It’s so easy to say that you just have to worry as a team what you do on the floor, but now you’re in a city where you’re perceived by some to be kind of a lame duck franchise. There is some question as to whether or not you’re going to even be there next year or the year after that and that has a way of filtering down to the players if you’re not careful as an organization. So the organization, the coaching staff, they have to do what they can to continue to form a bridge between the team and the community. Whatever they can do, some community oriented functions, personal appearances, showing up at schools, they’ve got to do whatever they can to keep the community supporting this team. If the community turns on this team, the players, especially a young team, will be affected.

Wanted: A Little General
John Madden said it best: “If you’ve got two starting quarterbacks, then you haven’t got any.” You’ve got to figure out who your main guy is at the point guard spot and that is going to be hard because you have two guys from last year who battled it out – Earl Watson and Luke Ridnour. Earl is a much better defensive player. Luke probably takes care of the basketball and distributes the ball a little more effectively than Earl. Then you throw in Delonte West on top of that who can play both the guard positions. Last year in Boston he averaged 12 points per game and so far in the two exhibition games he played for the Sonics he was averaging 18 points per game with a great assist to turnover ratio.

Now you’ve got to decide among three players who the main guy is going to be. Who is going to be the extension of the coach on the floor and play the bulk of the minutes at the point guard spot because I don’t think it is really going to work out trying to somehow dole out the minutes equally to three different guys at this position. You’ve got to get your starter, your backup and then you’ve got your insurance guy in case somebody gets injured. That is something that the coaching staff is going to have to identify quickly.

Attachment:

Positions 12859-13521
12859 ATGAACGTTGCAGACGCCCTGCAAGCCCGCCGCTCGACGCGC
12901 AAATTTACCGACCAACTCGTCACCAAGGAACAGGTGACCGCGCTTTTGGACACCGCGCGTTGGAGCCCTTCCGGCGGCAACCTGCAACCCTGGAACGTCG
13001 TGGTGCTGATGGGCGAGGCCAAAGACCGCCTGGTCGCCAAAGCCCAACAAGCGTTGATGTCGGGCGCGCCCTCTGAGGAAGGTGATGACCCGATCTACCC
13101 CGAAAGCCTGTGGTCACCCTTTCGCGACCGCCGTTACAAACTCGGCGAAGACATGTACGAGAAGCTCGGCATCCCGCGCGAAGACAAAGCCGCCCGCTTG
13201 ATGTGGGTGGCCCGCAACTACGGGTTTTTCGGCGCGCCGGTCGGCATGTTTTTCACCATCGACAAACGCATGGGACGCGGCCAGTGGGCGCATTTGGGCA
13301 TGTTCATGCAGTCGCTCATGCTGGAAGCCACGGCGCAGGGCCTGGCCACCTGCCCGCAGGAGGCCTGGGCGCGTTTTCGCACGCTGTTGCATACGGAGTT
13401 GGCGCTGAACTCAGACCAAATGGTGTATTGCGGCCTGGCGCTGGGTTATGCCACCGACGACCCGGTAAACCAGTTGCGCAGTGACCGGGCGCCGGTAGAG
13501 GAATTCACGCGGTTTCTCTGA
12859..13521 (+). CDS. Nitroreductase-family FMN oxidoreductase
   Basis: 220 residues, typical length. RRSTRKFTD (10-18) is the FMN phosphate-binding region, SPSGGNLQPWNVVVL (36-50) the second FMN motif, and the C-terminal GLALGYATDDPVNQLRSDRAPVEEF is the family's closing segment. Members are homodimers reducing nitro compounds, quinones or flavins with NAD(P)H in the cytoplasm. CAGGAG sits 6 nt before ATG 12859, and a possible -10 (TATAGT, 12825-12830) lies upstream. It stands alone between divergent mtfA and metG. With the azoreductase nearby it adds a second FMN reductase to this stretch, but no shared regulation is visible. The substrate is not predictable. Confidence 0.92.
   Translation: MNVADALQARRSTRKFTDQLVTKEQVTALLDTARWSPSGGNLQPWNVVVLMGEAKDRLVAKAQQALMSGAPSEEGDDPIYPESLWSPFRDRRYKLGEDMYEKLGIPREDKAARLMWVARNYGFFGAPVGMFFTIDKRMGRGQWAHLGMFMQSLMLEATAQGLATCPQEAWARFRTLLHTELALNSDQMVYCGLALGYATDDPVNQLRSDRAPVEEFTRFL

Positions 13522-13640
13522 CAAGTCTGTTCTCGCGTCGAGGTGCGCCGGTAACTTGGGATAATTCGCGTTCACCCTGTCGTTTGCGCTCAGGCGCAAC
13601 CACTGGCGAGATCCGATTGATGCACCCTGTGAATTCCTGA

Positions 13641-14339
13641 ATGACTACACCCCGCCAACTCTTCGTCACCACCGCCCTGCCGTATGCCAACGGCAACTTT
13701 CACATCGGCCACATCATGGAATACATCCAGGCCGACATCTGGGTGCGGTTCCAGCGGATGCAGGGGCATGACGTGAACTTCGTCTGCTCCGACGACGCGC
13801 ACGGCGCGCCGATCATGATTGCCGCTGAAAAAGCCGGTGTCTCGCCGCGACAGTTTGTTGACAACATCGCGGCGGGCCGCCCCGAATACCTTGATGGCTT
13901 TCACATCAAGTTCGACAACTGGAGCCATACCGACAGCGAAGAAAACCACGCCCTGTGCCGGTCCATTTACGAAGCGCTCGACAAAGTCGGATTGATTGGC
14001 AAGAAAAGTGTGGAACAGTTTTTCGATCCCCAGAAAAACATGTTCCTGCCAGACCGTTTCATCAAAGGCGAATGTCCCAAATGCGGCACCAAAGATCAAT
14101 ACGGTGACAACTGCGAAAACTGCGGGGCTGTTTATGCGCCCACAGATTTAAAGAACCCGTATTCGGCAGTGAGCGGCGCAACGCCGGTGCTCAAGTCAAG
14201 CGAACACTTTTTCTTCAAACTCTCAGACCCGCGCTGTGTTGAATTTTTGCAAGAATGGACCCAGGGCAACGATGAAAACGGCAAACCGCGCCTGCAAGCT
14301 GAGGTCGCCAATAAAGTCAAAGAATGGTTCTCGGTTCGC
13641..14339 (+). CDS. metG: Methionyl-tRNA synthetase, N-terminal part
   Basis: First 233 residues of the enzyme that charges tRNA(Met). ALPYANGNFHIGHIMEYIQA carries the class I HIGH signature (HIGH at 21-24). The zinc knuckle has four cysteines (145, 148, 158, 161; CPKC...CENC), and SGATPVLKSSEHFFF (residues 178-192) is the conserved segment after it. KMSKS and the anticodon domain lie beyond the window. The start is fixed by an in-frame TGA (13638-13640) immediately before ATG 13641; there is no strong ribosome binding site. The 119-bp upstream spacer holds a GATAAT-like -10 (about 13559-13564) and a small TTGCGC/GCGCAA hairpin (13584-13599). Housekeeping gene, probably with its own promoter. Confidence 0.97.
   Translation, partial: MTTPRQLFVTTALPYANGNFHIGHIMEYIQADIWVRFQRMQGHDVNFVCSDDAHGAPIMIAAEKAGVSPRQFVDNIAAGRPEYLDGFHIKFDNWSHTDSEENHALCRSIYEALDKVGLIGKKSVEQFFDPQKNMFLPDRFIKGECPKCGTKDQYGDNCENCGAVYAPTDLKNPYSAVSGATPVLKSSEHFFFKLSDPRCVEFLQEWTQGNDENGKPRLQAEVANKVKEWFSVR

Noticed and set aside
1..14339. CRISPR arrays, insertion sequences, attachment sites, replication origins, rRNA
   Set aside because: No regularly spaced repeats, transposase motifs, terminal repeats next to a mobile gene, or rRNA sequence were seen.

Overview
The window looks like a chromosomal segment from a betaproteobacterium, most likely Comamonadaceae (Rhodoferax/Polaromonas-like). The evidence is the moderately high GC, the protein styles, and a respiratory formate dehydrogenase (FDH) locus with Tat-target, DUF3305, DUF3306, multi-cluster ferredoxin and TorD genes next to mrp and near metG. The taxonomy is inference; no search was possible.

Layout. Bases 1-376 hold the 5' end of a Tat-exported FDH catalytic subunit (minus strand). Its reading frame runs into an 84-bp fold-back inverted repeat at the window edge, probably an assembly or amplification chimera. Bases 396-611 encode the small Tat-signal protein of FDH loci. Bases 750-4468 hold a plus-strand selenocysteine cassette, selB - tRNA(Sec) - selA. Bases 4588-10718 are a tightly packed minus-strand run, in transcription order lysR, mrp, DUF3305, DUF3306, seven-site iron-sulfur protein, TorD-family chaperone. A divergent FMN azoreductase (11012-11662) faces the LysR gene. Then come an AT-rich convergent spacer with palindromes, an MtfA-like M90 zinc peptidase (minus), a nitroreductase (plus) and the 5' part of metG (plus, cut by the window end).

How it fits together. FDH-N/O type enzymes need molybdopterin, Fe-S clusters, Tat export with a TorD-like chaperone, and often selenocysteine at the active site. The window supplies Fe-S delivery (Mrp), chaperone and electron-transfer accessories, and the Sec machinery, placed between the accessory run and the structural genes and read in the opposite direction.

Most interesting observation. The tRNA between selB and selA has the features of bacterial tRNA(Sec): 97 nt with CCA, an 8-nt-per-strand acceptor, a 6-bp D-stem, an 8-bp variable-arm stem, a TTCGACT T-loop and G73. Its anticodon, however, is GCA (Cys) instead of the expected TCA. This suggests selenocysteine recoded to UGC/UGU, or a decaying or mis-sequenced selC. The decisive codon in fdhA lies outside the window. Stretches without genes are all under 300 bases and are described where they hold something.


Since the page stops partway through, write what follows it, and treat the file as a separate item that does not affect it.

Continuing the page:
And in the middle…
There was a lot of talk about center by committee among Robert Swift, who I call “The Bakersfield Biker” because of all the tattoos he has (over 80) and who is coming back after missing a year due to injury, Johan Petro and Mouhamed Sene. All three guys are young and haven’t had a lot of on court NBA experience, so now what do you do? You’ve got to try to solidify that position. There was talk going into training camp that P.J. did not want to play Nick Collison a lot at the five spot because he would be overmatched by some of the taller and more physical centers, but you might have to play him there. He played well at the five during the latter part of last season and he’s played well there during the exhibition season. Sene has been impressive with the 15 rebound game against Indiana. Swift has been impressive at times.

But you probably have to look to play Collison and Chris Wilcox together. Right now they’re in a battle to see who will be the starting four. I think if these are your two best bigs right now, you have to put them on the floor together and then use these other guys as subs depending on the size of the opposing center. To me you have to go with Nick Collison because he has proven himself to be one of the most efficient and effective rebounders per minute in the league.